As the polls opened this week in Georgia for the first day of in-person early voting, telephones were buzzing inside the state Democratic party’s “voter protection” war room in downtown Atlanta.
The operation, which has been promoted for months now by the party and Democrat Stacey Abrams’ gubernatorial campaign, connects rows of trained volunteers with callers asking about anything from polling locations to a controversial protocol that has left tens of thousands of voters in legal limbo.
Those “pending” registrations became a flashpoint last week when an Associated Press report revealed that 53,000 registrations, nearly 70% of them belonging to African Americans, had been held up under “exact match,” a law championed by the office of Secretary of State Brian Kemp — Abrams’ Republican opponent.
Kemp’s perennial clashes with civil rights and Democratic groups — and his record of purging 1.5 million voters from Georgia’s rolls between the 2012 and 2016 elections, according to a report from the Brennan Center for Justice — set the tone for the race from early on in the year. The AP report, followed days later by a new lawsuit against Kemp’s office, has driven national attention to a state that has not elected a Democrat governor since 1998. Abrams, who is running an audaciously progressive campaign, would be the first African American woman ever elected to the office, in Georgia or anywhere else.
“Hotlines like this are oftentimes seen in battleground states during presidential election years,” said Rebecca DeHart, the state Democratic party’s executive director. “This is a bit more rare in a midterm election and it is, by far, the first time the state of Georgia has done anything of this magnitude.”
In February, Georgia Democrats hired Sara Tindall Ghazal to lead its election integrity project full-time, a commitment described as the first of its kind among the state parties. On Monday, Ghazal, who has monitored elections from Jamaica to Zimbabwe, touted the program’s work — on display now in dowtown Atlanta — to make sure county offices around the state, along with poll workers and voters were all on the same page.
“We’re able to act as a liaison between the voters and the county and respond to those issues on the spot,” Ghazal said. “We’ve also done a great deal of outreach beforehand to make sure that voters understand that we are here.”
But in a state where suspicions, in particular among Democrats, run deep, the hotline number and organizational muscle behind it — which, organizers and volunteers insisted, are deployed without regard for the caller’s party affiliation — is designed to do more than resolve specific disputes or mix-ups.
“We give (voters) confidence in the process,” Ghazal said. “Confidence that their votes will be counted, that they will have access to the polls, that we will make sure that everything is in order, that we’re going to have observers there.”
Kiki Wilson, who has been volunteering at the call center since Labor Day, said that while the bulk of the questions are mundane — about polling hours or early voting dates — there were, as in-person voting began, notes of skepticism about their effort and worry that the campaign wouldn’t be decided on the level.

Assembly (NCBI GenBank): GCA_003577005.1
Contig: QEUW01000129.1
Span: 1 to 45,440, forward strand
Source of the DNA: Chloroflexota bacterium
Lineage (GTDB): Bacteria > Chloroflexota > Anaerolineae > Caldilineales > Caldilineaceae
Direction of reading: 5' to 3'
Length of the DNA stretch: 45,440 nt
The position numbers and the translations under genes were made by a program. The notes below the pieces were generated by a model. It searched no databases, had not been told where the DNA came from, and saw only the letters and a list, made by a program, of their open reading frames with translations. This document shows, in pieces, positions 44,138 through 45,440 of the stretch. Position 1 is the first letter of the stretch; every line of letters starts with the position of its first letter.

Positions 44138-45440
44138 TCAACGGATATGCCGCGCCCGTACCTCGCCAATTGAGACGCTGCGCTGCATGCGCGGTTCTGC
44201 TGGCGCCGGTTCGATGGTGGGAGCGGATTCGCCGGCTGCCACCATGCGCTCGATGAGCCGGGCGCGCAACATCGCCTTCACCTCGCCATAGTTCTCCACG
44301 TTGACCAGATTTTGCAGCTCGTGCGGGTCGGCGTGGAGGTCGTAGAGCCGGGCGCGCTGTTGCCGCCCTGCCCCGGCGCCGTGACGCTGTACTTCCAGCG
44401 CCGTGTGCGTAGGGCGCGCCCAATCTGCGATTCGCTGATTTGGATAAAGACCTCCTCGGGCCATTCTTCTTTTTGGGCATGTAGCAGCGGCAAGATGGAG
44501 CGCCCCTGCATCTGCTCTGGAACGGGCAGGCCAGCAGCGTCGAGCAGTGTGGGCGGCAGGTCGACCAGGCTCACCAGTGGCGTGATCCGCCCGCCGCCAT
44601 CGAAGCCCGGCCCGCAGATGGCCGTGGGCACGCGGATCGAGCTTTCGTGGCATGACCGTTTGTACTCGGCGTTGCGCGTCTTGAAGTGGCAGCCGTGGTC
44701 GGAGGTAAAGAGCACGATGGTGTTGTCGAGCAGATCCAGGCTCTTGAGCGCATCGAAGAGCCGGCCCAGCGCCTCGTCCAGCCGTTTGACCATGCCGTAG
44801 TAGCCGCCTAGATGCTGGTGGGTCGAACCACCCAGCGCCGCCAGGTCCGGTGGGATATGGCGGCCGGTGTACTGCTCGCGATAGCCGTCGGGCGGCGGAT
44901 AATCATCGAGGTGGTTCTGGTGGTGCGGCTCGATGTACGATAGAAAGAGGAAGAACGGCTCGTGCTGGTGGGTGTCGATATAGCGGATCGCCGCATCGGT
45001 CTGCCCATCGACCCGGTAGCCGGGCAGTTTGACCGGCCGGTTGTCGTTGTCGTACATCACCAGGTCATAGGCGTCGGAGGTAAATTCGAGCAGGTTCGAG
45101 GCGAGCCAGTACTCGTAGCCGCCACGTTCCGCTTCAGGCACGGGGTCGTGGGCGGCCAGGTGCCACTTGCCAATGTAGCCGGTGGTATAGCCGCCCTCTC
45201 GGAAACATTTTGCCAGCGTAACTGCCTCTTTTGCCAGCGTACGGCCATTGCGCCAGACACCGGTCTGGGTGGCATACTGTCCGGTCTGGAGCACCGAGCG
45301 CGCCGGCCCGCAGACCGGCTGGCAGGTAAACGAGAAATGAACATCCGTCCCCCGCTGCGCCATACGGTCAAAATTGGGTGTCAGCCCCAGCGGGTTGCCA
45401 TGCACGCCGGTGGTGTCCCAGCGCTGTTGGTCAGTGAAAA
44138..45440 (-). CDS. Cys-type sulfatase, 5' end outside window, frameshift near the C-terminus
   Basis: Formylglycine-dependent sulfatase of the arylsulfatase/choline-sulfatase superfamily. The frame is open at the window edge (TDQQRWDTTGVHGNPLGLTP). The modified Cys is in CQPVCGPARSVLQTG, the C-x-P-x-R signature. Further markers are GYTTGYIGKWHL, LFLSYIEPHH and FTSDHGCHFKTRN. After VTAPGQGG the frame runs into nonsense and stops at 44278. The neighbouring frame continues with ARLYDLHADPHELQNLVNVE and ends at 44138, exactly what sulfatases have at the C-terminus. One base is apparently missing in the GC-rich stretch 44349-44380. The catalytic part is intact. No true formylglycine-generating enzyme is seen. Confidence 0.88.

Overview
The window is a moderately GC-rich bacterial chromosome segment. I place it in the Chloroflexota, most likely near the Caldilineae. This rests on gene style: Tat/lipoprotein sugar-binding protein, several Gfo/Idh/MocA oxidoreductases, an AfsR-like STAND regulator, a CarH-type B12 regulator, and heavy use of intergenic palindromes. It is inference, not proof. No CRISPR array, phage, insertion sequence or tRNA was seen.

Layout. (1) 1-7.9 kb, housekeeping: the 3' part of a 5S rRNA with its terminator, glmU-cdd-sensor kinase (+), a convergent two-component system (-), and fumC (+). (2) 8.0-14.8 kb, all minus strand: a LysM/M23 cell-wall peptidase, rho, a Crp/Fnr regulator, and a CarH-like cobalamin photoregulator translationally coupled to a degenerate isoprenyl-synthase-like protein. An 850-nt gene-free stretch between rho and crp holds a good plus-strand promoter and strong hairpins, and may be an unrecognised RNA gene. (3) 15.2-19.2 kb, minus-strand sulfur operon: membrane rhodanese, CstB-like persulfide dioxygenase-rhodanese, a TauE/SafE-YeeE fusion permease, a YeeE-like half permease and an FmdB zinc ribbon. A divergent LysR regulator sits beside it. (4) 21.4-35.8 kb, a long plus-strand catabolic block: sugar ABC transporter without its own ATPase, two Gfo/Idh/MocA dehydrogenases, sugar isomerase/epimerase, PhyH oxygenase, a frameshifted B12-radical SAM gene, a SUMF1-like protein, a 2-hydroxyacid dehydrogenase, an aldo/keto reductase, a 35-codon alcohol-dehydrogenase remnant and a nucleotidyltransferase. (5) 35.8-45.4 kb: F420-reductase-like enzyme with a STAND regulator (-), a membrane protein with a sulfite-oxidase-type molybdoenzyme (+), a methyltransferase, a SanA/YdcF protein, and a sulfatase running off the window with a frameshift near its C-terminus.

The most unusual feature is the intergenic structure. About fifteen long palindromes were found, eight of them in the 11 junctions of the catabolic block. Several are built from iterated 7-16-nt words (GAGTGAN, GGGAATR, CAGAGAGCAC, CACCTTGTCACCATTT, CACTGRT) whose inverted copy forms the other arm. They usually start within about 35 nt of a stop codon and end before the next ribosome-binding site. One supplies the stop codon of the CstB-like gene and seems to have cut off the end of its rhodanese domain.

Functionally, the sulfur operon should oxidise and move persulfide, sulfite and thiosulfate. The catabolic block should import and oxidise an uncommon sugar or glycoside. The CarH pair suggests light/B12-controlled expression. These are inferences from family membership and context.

“There has been a little concern about — is this a hoax? Is this hotline a hoax? Are you telling me something because you don’t want me to vote,” Wilson said. “Very little of that, though. And today, for the first time, we’ve had some elevated anxiety about — ‘Can you check and make sure I’m registered?’ Because it’s the registration (issues) that will keep people from being able to vote.”
That anxiety spiked last week with the arrival of the AP’s findings and the filing of a lawsuit a couple days later by a coalition of advocate groups. “Exact match” voter verification was used by Kemp from 2013 to 2016, then halted, briefly, as part of the settlement of a lawsuit. But Republicans in the state legislature passed it into law last year.
Kemp has never disputed the numbers, but insists that everyone stuck in “pending” status would, if they had the required photo identification, be able to vote or, at worst, cast a provisional ballot. His office has dismissed a lawsuit, filed on Thursday, that asks a federal court to block the state from enforcing the law as a “publicity stunt” and “complete waste of our time and taxpayer dollars.”
Even after his campaign highlighted that, by the time registration closed last week, more than 7 million people would likely be eligible to vote in this year’s election, marking a state record, Kemp’s critics argued that number could be higher still.
Still, when it comes to the ongoing concerns over the registrations stalled by “exact match,” Andra Gillespie, an associate professor of political science at Emory University, suggested voters take Kemp at his word and arrive at the polls with a flexible strategy.
“If somebody knows that they’re on the pending list they can take their voter ID and try to correct the situation on the spot,” Gillespie said. “If they encounter problems there, that’s when you go to Plan B, which is to request a provisional ballot, or even plan C, which is where you would know to notify lawyers who are doing election protection work about the situation so that we can get an aggregate sense of exactly what the problems are and where they are.”